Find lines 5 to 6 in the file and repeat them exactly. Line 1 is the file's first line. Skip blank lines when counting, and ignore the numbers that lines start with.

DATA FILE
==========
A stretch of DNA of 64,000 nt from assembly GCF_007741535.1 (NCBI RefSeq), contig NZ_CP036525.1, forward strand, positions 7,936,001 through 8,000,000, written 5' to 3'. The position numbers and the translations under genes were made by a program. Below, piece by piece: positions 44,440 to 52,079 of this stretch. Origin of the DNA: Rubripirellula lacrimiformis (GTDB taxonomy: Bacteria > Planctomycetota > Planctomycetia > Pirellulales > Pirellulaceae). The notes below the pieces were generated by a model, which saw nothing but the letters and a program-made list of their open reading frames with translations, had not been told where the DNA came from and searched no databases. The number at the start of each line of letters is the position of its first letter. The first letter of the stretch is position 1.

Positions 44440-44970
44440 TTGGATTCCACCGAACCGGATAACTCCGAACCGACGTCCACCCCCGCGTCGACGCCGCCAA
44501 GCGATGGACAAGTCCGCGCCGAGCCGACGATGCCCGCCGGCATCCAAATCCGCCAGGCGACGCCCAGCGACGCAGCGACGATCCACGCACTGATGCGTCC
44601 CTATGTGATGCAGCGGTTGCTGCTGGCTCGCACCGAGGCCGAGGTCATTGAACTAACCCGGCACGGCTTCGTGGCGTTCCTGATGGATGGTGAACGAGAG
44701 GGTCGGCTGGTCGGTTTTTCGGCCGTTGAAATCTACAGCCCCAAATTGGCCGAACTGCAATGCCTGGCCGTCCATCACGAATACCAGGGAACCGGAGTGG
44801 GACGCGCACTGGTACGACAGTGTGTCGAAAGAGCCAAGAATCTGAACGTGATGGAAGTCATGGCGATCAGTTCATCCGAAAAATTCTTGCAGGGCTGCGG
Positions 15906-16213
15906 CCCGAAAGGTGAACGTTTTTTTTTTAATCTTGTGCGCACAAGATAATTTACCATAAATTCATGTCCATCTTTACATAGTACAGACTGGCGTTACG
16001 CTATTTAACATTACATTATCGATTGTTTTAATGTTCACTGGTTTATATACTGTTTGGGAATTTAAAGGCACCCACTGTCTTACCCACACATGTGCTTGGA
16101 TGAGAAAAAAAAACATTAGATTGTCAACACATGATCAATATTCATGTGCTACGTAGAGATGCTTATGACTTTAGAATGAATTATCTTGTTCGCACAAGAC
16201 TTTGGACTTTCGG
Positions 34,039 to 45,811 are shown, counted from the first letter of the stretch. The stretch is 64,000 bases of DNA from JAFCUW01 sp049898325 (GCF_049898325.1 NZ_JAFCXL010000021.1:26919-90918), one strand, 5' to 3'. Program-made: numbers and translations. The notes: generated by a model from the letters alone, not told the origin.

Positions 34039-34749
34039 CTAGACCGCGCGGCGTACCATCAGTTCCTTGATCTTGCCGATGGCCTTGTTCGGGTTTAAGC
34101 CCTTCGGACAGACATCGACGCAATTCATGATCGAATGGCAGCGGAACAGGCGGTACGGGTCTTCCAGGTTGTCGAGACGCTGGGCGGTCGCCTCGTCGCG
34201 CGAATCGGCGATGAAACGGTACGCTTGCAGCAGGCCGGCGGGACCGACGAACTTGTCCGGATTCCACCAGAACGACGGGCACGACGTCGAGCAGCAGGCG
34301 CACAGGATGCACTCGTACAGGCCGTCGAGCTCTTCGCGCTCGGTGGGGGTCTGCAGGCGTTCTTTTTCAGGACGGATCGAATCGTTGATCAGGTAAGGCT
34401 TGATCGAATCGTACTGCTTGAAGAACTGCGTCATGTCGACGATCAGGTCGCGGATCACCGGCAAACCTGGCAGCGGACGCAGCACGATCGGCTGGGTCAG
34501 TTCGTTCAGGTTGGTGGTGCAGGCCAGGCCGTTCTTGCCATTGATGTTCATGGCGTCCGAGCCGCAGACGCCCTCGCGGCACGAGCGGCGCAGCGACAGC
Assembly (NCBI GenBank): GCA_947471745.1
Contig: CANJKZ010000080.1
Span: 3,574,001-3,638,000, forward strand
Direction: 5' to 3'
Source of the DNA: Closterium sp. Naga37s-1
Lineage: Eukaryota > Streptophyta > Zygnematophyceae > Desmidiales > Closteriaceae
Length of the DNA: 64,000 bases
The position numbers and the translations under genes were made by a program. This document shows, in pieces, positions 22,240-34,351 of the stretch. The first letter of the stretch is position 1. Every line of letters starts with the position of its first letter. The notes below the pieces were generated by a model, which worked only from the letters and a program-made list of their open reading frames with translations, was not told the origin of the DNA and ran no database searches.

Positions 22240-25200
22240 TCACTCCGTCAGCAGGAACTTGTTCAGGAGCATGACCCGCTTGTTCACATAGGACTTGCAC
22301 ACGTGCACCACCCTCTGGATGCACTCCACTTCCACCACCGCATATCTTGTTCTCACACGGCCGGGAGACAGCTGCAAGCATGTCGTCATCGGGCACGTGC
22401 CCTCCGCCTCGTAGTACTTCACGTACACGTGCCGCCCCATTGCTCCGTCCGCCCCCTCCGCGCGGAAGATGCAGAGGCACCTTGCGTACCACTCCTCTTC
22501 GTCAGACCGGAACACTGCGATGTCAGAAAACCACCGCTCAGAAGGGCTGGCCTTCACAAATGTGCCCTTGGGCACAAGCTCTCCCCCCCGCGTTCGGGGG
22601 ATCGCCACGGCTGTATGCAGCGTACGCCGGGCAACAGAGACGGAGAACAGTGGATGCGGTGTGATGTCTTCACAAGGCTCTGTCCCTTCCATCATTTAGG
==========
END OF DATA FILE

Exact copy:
44601 CTATGTGATGCAGCGGTTGCTGCTGGCTCGCACCGAGGCCGAGGTCATTGAACTAACCCGGCACGGCTTCGTGGCGTTCCTGATGGATGGTGAACGAGAG
44701 GGTCGGCTGGTCGGTTTTTCGGCCGTTGAAATCTACAGCCCCAAATTGGCCGAACTGCAATGCCTGGCCGTCCATCACGAATACCAGGGAACCGGAGTGG